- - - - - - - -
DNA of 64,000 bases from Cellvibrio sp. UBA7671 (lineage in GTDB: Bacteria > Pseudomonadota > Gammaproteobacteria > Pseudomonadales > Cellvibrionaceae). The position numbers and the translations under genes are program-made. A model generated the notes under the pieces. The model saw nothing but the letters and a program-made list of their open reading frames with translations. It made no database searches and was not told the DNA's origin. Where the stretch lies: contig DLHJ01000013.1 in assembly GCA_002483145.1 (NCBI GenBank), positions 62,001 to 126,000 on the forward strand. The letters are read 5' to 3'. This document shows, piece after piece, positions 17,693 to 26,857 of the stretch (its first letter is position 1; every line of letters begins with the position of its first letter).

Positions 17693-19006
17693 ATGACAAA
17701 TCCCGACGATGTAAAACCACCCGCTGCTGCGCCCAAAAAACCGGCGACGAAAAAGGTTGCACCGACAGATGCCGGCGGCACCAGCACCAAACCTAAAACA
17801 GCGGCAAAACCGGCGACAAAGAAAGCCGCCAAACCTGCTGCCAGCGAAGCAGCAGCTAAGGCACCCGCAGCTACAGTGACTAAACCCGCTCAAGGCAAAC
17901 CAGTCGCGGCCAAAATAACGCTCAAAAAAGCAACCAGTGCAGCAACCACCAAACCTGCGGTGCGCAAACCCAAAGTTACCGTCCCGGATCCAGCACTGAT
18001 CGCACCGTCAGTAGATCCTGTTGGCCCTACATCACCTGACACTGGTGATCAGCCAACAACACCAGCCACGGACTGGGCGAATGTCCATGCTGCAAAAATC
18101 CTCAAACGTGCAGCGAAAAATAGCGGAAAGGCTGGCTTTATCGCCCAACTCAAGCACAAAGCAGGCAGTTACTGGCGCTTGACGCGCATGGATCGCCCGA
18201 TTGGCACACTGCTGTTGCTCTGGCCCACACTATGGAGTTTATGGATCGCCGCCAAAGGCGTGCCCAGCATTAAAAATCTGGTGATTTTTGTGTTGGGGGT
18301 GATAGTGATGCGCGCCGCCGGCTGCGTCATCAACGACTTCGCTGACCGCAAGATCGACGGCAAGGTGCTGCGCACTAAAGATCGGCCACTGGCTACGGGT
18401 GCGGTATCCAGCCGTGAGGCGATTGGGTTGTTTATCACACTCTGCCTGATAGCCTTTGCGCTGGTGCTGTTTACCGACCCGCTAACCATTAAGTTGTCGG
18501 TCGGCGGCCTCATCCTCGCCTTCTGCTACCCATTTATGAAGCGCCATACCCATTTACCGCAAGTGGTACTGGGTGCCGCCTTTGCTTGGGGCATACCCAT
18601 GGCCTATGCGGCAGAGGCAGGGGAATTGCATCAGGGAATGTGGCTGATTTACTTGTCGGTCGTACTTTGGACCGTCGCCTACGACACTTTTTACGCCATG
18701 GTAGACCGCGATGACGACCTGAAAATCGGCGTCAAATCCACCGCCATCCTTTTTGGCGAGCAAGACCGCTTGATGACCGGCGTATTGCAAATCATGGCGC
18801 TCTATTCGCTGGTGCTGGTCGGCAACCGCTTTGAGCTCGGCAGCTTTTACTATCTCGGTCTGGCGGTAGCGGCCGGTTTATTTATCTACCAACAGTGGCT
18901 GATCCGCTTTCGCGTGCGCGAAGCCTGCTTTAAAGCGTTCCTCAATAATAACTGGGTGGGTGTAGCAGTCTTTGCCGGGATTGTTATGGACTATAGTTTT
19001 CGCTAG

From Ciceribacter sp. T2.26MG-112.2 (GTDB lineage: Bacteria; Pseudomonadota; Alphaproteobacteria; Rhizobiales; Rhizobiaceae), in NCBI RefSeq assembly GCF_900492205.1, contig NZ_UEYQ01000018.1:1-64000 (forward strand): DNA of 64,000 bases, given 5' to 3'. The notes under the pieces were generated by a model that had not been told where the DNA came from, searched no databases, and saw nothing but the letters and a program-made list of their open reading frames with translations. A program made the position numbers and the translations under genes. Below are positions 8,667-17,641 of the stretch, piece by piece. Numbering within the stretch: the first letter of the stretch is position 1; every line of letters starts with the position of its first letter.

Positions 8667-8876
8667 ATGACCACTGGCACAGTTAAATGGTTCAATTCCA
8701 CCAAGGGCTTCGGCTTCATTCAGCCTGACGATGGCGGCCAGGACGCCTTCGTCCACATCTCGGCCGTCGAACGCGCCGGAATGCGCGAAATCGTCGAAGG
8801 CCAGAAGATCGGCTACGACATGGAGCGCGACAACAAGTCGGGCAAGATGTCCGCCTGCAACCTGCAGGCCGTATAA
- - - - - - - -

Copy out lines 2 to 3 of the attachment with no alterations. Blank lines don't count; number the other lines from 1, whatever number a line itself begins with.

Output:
Positions 17693-19006
17693 ATGACAAA